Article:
After The Deluge

Sunday 6th August

Damian Pinguay found a Southern Migrant Hawker female at one of his local reserves and we arranged to meet Steve Covey there in the hope of a sighting. Always a risky venture, but we fancied a drive and a day spent in unfamiliar surroundings with pleasant company was a welcome change.

We arrived before Steve and met another Steve (Birt) on site, a Flickr buddy and Facebook contact. Always a pleasure and the more eyes the better. After our introductions we proceeded to survey the site in the hope of striking lucky.

During a rare sunny moment we noticed a brown female ‘hawker’ prospectively searching for suitable ovipositing sites. Not A. mixta but what? Unfortunately we didn’t get a chance to ID for sure as her visit was brief and elusive.

Steve Covey arrived shortly after and we all kept our eyes peeled until boredom set in and we chose to make the most of any sunny spell by attempting to find a willing subject. If our prize was here, she’ll show herself.

Ruddy Darters always frustrate and amuse me with their teasing chase. When you think you have the blighter pinned down he invariably twitches his head or abdomen just slightly off linear to keep you busy.

Ruddy Darter (Sympetrum sanguineum) - male
Ruddy Darter (Sympetrum sanguineum) – male

There was a male Emperor present on both pools, visits by a female, a few Black-tailed Skimmers with frequent pairings and a late, but undamaged Four-spotted Chaser. It was the sighting of a Small Red-eyed which made the day for Steve C though; a first for this site.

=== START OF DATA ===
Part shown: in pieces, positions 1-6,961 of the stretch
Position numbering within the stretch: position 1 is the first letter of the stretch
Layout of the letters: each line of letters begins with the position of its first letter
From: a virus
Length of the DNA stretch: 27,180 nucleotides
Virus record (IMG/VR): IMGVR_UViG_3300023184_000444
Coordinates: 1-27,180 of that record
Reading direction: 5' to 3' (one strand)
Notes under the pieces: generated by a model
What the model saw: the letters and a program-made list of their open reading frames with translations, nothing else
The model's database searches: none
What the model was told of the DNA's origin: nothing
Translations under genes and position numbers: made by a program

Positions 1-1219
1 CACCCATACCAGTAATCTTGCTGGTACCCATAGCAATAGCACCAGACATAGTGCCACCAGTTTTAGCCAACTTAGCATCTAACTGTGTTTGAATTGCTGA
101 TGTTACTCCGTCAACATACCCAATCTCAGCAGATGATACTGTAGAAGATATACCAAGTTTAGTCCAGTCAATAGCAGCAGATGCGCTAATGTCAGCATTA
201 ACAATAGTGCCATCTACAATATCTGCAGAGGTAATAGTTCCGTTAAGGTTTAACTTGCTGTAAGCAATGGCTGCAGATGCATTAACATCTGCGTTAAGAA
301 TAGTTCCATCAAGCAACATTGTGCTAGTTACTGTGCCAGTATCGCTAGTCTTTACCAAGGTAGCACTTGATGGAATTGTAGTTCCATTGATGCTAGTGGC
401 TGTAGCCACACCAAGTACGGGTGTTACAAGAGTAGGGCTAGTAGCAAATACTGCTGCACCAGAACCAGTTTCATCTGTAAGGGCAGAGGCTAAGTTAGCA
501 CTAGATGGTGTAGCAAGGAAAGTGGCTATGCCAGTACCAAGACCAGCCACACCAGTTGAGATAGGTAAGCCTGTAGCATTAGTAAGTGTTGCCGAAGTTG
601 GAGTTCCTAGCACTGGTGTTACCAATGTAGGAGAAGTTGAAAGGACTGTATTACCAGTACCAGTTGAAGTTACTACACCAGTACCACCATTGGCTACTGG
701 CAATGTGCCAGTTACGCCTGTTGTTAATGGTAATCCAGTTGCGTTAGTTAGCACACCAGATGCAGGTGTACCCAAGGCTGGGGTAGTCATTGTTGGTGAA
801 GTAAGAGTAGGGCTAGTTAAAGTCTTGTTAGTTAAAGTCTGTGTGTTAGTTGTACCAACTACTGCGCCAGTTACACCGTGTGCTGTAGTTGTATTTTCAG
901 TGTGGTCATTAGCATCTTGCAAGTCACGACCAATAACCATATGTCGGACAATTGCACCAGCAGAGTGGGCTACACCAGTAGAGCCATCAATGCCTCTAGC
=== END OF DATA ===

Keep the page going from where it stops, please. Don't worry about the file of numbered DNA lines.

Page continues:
My resident Emperor grabbed a passing Meadow Brown and settled perfectly on a bank-side sapling for my best opportunity of the day.

Emperor (Anax imperator) - male feeding on Meadow Brown
Emperor (Anax imperator) – male feeding on Meadow Brown butterfly

Thursday 10th August

Always a gamble going out on the first sunny day after a period of inclement weather. Still they had to eat, right? So over to Hawker Alley at Ramsdown where a male Southern, a couple of male Brown and countless immature Migrants of both sexes were having a feeding frenzy.

My next sighting was Doug Overton, the first time we’d seen each other since early season. We took a stroll around the ponds before returning and while Doug decided to go over to Blashford Lakes I persevered and attempted to refocus my rusty stealth.

Migrant Hawker (Aeshna mixta) - immature male
Migrant Hawker (Aeshna mixta) – immature male

For the most part they preferred to perch within the shadows and shade of gorse ruining any chance of isolation and patience was the order of the day, waiting for them to perch more pleasingly and, most importantly, not immediately fly away.

Migrant Hawker (Aeshna mixta) - immature female
Migrant Hawker (Aeshna mixta) – immature female

Not many Black but quite a few Common Darters, this immature female proving hard to resist.

Common Darter (Sympetrum striolatum) - immature female
Common Darter (Sympetrum striolatum) – immature female

Again not a lot to engage with, but it was a chance to get out, appreciate some sunshine and get back to basics. Summer’s not over yet.